Here, I'd like to ask a key question: what are these protocols bound to? I mean, is DP Alt Mode compatibility a thing, that should be associated with SOC model, or is it a certain setup of SOC-to-display circuit jumble? In the first case, the SOC maker decides whether his product has the given Alt Mode. In the second, the maker of the device decides, whether he'd like your model to be able to split the signal destined from the logic board to the screen.

Or is it a software thing? That TECHNICALLY all you'd need is to beep on the pins correctly – and hence something like an Android update, or a kinda-like-Cyanogen reflash could potentially bring this functionality to the device?

 

Of course, there is always an option of pushing video over WiFi with something like a Chromecast, or a compatible Smart TV. However, this option is relatively high-cost and not as portable, as a direct connection. Relying on a wireless device for this process also introduces unwanted lag, and is susceptible to packet loss or whatever. Only one question here: could this setup work directly? Precisely: if we were to connect Chromecast to the hotspot made on the device from which we're casting, would this be a viable solution?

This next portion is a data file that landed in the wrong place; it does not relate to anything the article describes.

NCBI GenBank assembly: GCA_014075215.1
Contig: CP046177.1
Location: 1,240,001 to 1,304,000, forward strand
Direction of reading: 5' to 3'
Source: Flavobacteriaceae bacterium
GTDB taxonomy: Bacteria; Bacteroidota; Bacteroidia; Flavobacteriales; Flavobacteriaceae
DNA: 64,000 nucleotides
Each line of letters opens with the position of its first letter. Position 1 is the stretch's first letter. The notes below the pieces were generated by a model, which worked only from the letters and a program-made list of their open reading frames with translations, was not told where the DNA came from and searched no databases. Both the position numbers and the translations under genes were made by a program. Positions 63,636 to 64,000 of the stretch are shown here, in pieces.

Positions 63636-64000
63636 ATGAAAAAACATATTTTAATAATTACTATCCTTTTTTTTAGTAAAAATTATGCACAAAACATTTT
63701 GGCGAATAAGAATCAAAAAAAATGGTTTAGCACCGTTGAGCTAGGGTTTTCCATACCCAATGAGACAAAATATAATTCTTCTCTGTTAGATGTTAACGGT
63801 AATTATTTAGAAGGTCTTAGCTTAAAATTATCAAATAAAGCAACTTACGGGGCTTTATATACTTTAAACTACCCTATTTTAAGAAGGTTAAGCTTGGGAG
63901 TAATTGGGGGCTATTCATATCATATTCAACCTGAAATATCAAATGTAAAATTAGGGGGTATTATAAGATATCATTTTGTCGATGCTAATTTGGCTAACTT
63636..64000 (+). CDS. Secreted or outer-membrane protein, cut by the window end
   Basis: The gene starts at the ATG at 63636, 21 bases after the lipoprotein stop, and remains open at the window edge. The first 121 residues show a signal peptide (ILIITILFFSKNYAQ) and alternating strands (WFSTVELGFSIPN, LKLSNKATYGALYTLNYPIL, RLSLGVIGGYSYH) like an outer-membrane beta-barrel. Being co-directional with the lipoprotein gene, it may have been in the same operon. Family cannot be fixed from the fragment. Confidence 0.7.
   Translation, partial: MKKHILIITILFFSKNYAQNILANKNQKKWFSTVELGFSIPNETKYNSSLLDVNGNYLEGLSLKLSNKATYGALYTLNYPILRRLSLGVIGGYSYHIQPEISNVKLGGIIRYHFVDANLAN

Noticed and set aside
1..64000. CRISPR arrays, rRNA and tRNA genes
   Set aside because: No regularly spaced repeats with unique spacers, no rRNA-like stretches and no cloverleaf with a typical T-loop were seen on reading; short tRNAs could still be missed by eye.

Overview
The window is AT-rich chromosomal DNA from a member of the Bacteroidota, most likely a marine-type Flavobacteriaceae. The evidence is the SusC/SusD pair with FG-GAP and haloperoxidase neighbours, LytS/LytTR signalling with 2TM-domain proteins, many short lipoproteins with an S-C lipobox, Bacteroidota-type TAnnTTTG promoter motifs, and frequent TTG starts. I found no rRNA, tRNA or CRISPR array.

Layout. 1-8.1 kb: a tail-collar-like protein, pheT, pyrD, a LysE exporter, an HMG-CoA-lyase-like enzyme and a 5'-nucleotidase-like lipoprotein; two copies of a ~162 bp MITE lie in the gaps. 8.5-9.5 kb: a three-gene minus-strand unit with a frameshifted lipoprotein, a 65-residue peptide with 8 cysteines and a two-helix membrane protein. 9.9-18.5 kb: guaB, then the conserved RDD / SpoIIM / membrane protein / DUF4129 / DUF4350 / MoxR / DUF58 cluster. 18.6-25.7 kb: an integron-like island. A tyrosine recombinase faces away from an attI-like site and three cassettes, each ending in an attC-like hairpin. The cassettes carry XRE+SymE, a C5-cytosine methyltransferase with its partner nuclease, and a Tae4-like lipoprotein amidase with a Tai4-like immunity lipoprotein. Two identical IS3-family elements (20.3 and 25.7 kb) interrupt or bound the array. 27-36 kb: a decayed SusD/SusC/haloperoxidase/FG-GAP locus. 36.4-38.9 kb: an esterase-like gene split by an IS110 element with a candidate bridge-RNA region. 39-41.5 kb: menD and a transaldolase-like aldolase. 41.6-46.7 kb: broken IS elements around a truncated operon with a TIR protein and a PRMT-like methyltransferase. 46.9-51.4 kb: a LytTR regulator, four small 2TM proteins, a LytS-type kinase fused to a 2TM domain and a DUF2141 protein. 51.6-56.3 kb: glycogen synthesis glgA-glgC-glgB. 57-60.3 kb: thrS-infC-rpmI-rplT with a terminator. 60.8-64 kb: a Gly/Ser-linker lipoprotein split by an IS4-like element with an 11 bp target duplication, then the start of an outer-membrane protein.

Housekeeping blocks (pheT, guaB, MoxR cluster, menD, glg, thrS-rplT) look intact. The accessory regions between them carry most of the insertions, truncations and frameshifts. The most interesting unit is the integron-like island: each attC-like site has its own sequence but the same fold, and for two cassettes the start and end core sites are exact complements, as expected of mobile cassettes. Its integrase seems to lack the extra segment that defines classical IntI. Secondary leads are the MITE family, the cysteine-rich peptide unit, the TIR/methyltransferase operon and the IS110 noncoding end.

Thank you for all the answers,

Keeping my hopes up,

- Jon

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Not only do these problems exist but if you need to replace your cable you have to be quite careful in when choosing an aftermarket cable. These days cables have different amperage ratings, different USB generation ratings, and some are designed for display adaptation while others simply cannot do the job. To be honest, I have given up on the idea of a display cable adapter for mobile devices all together. Besides, USB to HDMI cables are rediculously expensive and there are far better solutions such as simply ensuring you buy a smart type TV or simply use Google Cast

Build Complete! "The Zen of Huayra-Tata":

 

My most Interesting Discussion to date: